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  1. Clean your appliance with cold tap water and a SOFT toothbrush. Do not brush your splint with abrasive substances like toothpaste. You will also need to use a denture cleaner like Efferdent to clean the tarter buildup off your splint. This could be daily or weekly depending on how fast the tarter takes to accumulate.
  1. Store your splint in a Tupperware-type container. The idea is to not let the splint dry out between uses. The acrylic’s fit and durability could be altered by repeated wet (use) / drying (not in use) cycles. We recommend wetting a tissue with water, wrapping the splint in the tissue, and sealing it up in your water tight Tupperware-type container.
  1. Do not use cleaners like hydrogen peroxide or bleach on your splint. These kinds of chemicals are too harsh and will degrade the plastic used to make your splint, making it not last as long.
  1. Be careful while cleaning your splint. If you drop your splint in the sink, or on the counter or floor, it could break. Your splint is strong in compression (biting) but vulnerable to acute impact forces like being dropped onto a hard surface. If it does break, a new one is usually required to maintain the full intended function of the splint. Patched acrylic almost always proves to be a short term remedy for splints subjected to the advanced biting forces of clenching or grinding (bruxism).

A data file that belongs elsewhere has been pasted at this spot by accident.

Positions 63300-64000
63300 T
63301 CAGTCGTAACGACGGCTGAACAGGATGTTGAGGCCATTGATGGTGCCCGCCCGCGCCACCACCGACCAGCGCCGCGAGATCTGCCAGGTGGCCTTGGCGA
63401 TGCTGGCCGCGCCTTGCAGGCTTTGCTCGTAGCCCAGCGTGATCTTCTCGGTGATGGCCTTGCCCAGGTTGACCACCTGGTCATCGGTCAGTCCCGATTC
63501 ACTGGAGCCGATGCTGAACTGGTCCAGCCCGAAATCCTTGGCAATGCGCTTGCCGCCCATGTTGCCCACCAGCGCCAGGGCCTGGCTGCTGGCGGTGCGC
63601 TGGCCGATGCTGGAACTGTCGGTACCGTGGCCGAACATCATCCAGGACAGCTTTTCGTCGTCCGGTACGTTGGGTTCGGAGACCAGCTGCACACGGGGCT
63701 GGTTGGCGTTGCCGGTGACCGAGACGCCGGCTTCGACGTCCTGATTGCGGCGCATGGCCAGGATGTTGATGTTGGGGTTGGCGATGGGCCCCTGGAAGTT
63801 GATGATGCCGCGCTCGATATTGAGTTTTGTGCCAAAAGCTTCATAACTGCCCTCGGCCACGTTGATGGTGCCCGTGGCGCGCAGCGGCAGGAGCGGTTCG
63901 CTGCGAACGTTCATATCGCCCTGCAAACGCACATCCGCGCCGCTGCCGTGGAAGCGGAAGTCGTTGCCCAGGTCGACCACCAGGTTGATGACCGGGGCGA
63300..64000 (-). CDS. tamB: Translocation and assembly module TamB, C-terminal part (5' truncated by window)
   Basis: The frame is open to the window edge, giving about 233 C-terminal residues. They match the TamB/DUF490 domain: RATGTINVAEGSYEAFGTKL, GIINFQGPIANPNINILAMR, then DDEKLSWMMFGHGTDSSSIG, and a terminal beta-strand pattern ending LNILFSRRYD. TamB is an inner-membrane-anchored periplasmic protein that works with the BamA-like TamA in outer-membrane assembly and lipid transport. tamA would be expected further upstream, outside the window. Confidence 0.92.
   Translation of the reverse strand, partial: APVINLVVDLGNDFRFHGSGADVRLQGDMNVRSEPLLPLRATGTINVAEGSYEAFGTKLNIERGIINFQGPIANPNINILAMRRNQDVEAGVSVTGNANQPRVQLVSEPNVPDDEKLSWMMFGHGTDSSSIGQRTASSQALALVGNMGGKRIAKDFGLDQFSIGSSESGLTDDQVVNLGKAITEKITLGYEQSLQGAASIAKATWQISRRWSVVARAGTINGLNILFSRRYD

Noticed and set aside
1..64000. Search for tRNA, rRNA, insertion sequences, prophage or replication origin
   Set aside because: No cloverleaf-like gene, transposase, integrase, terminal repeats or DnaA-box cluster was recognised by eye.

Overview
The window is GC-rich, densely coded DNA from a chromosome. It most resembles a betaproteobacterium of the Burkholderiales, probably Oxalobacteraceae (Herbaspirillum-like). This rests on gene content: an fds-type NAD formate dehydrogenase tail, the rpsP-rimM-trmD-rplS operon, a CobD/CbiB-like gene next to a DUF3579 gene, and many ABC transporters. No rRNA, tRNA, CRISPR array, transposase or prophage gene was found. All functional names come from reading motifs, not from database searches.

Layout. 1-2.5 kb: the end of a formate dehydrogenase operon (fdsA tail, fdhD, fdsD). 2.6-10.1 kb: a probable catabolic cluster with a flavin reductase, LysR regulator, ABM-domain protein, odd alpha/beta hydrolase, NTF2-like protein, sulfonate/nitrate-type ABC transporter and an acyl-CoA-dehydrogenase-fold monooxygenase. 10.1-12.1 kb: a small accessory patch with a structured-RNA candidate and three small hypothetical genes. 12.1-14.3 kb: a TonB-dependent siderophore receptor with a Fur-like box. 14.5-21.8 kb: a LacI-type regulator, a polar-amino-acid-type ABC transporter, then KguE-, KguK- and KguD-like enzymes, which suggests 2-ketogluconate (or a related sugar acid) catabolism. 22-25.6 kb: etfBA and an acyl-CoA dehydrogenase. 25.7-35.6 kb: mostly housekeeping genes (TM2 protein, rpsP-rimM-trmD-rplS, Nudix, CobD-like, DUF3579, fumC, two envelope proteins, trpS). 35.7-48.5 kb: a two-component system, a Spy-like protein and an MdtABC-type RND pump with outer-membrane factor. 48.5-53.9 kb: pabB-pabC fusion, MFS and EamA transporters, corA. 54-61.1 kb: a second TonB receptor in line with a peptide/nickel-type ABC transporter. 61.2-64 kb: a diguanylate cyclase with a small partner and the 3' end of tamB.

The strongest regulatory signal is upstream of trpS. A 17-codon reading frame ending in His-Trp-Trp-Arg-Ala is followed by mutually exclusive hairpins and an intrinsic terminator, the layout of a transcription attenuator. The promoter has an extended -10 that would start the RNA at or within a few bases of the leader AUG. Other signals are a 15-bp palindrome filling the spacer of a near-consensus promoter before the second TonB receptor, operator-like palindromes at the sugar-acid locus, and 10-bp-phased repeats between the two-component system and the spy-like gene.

If you follow the above instructions, your splint should give you years of service. If you have any questions, please call us at 919-968-0220. You can also visit our web site at, which is a significant source of dental information.

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